— Shortened film. If you need to take bitewings for IP caries detection on a gagger, use a Snap-A-Ray and a folded film. Fold one narrow end of the film in, about an eighth of an inch. Insert the folded end into the jaws of the Snap-A-Ray and take your picture. Because the Snap-A-Ray has a thicker biting plane, and because the film is shorter, the patient will have less tendency to gag.

Surprisingly, even with a size 0 film, you can still get a good picture that includes the distal of the second primary molar through the distal of the primary cuspid.

— Sea Bands. Originally marketed to people suffering from seasickness, Sea Bands are now used for any kind of motion sickness. They also suppress nausea during pregnancy, chemotherapy, and radiation, and they’re the best-kept secret in dentistry for short-circuiting the gag reflex. They work through acupressure, an important component of traditional Chinese medicine.

Sea Bands — also sold under the names Acu-Straps, Travel-Eze, and Preggy Bands — are terrycloth wrist bands with a hard plastic button inside. To use them, place a band on each wrist, position the buttons squarely on top of the P6 or Nei-Kuan acupressure points, and wait five minutes. You’ll be able to take those X-rays or impressions, use that ultrasonic unit, or place that fluoride tray with little or no gagging. They’re drug-and latex-free, and are effective in children age 2 and older. Sea Bands can be found in major drugstores alongside motion sickness products, or on the Internet. In my personal experience, Sea Bands work about 70% of the time.

Acupressure is a technique of traditional Chinese medicine that revolves around the balance of chi (qi), or life energy. Chi, it is believed, circulates through the body along meridians. Some 2,000 acupoints are located on the meridians, and stimulating these points can free the flow of chi, if it is blocked, and restore it to harmony.

Western medicine has tried to explain chi and acupressure. Some scientists speculate about a “gate control theory.” Nerves carrying messages of acupressure appear to reach the brain faster than pain or nausea messages. The brain can only receive so many messages at once, so a “gate” is closed by the time a message of pain or nausea arrives. Pressure messages to the brain can also stimulate endorphins, it is believed.

Each acupoint is linked to a particular illness, organ, or condition. The Nei-Kuan acupoint on the underside of the wrist is associated with nausea. Instructions for finding it are on every package of Sea Bands. Simply place your middle three fingers on the palm side of the opposite wrist, with the edge of the ring finger next to the crease nearest the wrist. The Nei-Kuan point is under the edge of the index finger, between the tendons.

An interesting study done at the University of Rochester and published this year attempted to determine whether patients’ expectations of success affected the efficacy of acupressure bands. Radiation patients at two cancer centers were divided into three groups. The first group was a control, and received standard care for nausea. The second group was given acupressure bands and neutral instructions for their use. The third group was given acupressure bands with positive information regarding the bands’ efficacy.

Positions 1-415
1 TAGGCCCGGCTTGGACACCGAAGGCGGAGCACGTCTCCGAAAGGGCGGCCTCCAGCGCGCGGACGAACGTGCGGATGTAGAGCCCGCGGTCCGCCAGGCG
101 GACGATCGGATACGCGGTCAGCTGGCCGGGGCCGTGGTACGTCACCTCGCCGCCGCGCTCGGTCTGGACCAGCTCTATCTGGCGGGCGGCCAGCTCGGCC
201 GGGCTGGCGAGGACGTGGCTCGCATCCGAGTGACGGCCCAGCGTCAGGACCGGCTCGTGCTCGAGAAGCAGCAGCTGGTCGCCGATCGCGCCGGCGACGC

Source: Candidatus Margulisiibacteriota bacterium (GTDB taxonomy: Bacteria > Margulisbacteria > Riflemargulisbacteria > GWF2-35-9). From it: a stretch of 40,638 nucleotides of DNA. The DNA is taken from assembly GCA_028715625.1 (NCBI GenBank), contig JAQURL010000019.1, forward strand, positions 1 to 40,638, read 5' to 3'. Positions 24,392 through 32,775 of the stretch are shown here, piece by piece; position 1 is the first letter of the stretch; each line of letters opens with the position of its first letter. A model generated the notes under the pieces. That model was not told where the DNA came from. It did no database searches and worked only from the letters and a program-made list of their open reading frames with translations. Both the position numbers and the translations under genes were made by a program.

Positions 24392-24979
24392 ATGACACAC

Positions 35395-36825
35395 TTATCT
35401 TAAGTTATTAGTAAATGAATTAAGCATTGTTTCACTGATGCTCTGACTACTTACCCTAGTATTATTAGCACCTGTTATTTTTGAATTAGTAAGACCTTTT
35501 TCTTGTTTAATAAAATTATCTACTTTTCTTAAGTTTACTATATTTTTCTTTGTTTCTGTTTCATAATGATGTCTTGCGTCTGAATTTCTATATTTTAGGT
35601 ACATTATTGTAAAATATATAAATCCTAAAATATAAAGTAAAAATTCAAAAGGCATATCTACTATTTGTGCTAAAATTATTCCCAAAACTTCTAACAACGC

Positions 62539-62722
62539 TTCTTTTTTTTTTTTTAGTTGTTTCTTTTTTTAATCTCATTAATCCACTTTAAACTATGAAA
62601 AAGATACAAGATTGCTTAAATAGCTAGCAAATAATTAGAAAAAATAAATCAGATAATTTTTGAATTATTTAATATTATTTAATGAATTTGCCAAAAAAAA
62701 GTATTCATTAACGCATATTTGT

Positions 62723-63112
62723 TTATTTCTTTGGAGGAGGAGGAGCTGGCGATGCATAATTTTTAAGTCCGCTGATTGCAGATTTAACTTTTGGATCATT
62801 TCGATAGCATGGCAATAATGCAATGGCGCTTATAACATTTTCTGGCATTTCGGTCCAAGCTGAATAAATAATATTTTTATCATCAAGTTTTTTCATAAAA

Results showed that the patients in the second and third groups reported a 19% greater reduction in average nausea than patients in the control group. There was no statistical difference between nausea reports in the second and third groups, leading researchers to conclude that acupressure bands “are an effective, low-cost, nonintrusive, well-accepted, and safe adjunct to standard antiemetic medication.”

A 2008 study, conducted specifically to test gag reflexes in dentistry, found that acupressure on a palm acupoint would “consistently alter the gag reflex trigger.” Researchers called for a more detailed, systematic approach to studying the gag reflex.

Coincidentally, a team at the University Medical Center in Groningen, Netherlands, has developed a Gagging Problem Assessment (GPA) tool to measure dental gagging. A 2008 pilot study of the tool is to be followed by a confirmation study.

Whether or not you believe in the usefulness of traditional Chinese medicine, Western science has now proven that Sea Bands can help control the gag reflex. Still, as with all the other tips, using them might or might not work, depending on the patient’s state of mind and state of health that day. That’s why it’s best to keep the entire arsenal in mind, and do your best to tailor treatment to each individual patient.


  • Roscoe JA, et al. Acupressure bands are effective in reducing radiation therapy-related nausea. Journal of Pain Symptom Management, Mar. 27, 2009.
  • Scarborough D, Bailey-Van Kuren M, Hughes M. Altering the gag reflex via a palm pressure point. Journal of the American Dental Association, Oct. 2008; 139(10):1365-72.
  • Van Linden van den Heuvell GF, Ter Pelkwijk BJ, Stegenga B. Development of the gagging problem assessment: a pilot study. Journal of Oral Rehabilitation, Mar. 2008; 35(3):196-202.

About the Author

Cathy Hester Seckman, RDH, is a frequent contributor based in Calcutta, Ohio. Besides working in a pediatric dental practice, Seckman is a prolific freelance writer, a book indexer, and a speaker on dental and writing/indexing topics. She can be reached at [email protected].